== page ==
UPDATE ON HISTORICAL RESEARCH-September 2012

Dr Riall interim reported came to the conclusion that the carved screens at Bradley Manor and the Sandford Orleigh Screen are so similar they almost certainly have originated from the same origianl setting.

Do look at the photographs of various renaissance comparisons, including images of the Bradley Manor screen in the conservation gallery.

 

UPDATE ON THE RE-CARVING OF THE MISSING ELEMENTS WITHIN THE SCREEN 3RD JULY 2012

The re-carving of some of the missing elements of the panels and supports is progressing well.

Laurence Beckford, the specialist wood carver, has sent images of his work which you can look at

in the conservation gallery-they are quite remarkable!

 

UPDATE DAY AT FORDE HOUSE, NEWTON ABBOT, 22ND MARCH 2012

On the 22nd March the public were invited to Forde House to witness the conservation process on a section of an important and rare renaissance screen, and not only that but they had the chance to ‘have a go’themselves, under the watchful eye of, renowned, wood conservators Hugh Harrison and Liz Cheadle!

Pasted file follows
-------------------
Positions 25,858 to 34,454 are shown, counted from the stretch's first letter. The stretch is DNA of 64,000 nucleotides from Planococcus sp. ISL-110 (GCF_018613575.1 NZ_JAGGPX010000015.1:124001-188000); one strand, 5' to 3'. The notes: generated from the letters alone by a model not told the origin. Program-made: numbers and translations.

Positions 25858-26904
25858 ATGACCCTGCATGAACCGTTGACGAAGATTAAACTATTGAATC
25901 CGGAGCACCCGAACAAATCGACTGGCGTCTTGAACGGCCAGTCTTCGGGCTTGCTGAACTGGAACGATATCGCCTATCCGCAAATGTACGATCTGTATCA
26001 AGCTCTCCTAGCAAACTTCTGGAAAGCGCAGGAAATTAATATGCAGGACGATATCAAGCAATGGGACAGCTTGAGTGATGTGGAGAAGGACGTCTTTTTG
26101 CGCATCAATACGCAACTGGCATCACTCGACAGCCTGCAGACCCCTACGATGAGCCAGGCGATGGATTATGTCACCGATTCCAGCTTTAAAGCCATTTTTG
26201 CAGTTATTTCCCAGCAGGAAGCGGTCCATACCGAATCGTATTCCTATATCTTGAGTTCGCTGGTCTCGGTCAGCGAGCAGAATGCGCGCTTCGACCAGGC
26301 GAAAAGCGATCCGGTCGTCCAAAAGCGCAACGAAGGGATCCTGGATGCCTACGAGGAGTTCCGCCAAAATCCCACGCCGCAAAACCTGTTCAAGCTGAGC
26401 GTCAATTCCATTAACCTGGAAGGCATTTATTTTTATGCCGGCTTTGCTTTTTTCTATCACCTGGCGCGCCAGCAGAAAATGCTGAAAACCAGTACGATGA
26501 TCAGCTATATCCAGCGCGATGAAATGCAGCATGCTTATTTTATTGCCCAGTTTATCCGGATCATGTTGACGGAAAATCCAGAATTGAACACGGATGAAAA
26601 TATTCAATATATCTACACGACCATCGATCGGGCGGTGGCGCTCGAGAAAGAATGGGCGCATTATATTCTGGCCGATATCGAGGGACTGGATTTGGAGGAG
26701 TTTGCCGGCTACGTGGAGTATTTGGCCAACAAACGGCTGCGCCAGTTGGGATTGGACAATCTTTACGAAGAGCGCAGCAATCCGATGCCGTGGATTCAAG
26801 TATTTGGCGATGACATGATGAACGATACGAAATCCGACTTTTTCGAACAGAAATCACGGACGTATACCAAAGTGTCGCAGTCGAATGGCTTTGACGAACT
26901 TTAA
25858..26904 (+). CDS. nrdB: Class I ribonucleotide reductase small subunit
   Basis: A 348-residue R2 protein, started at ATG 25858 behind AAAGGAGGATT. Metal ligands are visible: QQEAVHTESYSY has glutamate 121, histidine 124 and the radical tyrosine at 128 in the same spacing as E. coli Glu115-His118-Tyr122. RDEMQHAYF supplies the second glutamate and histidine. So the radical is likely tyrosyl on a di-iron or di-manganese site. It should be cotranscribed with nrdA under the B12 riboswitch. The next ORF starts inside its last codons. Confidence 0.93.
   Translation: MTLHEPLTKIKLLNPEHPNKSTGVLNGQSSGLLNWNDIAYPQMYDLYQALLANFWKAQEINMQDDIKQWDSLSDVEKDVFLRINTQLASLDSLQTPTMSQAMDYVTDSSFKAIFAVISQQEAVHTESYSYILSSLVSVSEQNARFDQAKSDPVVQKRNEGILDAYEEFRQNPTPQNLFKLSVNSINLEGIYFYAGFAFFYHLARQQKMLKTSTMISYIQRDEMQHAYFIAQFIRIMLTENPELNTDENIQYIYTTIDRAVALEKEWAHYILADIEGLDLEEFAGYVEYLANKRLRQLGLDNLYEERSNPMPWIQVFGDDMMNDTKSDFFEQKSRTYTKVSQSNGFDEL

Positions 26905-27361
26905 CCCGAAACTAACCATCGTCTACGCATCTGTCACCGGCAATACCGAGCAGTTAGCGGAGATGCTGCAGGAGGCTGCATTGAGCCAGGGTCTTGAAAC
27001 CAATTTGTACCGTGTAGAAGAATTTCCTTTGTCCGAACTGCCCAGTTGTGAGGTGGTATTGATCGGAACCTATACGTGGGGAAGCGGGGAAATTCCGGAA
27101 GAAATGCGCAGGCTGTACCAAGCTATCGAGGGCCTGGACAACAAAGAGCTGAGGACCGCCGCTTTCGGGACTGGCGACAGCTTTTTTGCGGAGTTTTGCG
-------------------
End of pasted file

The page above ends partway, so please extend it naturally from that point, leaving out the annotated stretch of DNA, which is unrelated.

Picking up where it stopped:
If that was not enough, they also were able to talk to Laurence Beckford, a top wood carver in the process of carving fine detail to restore elements of the screen that have been lost or damaged when it was removed from the house Sandford Orleigh, Newton Abbot, in the 1990s.

The workshops were followed by short presentations by Hugh Harrison on his work as a conservator, Dr Nicholas Riall, on his latest news on his historical research, and last, but no means least, a presentation by Kate Green the Arts Co-ordinator for the HOO project who has been developing and delivering 60 FREE arts related workshops for the project.

 

Hugh Harrison's conservation team have been busy conserving the screen since July 2011. The photographs show the Heart of Oak project team visiting the workshop where the screen had been stored since 2008.

The panels that were enclosed within the frame of the screen were removed for cleaning and the process was filmed and photographed. Kate Green visited Liz Cheadle's workshop and photographed the process of cleaning the years of thick varnish from the panels. The process is very skilled,the true character of the 16th century panels are beginning to emerge.

Click on the i on the left of each photograph to find out about the image

 

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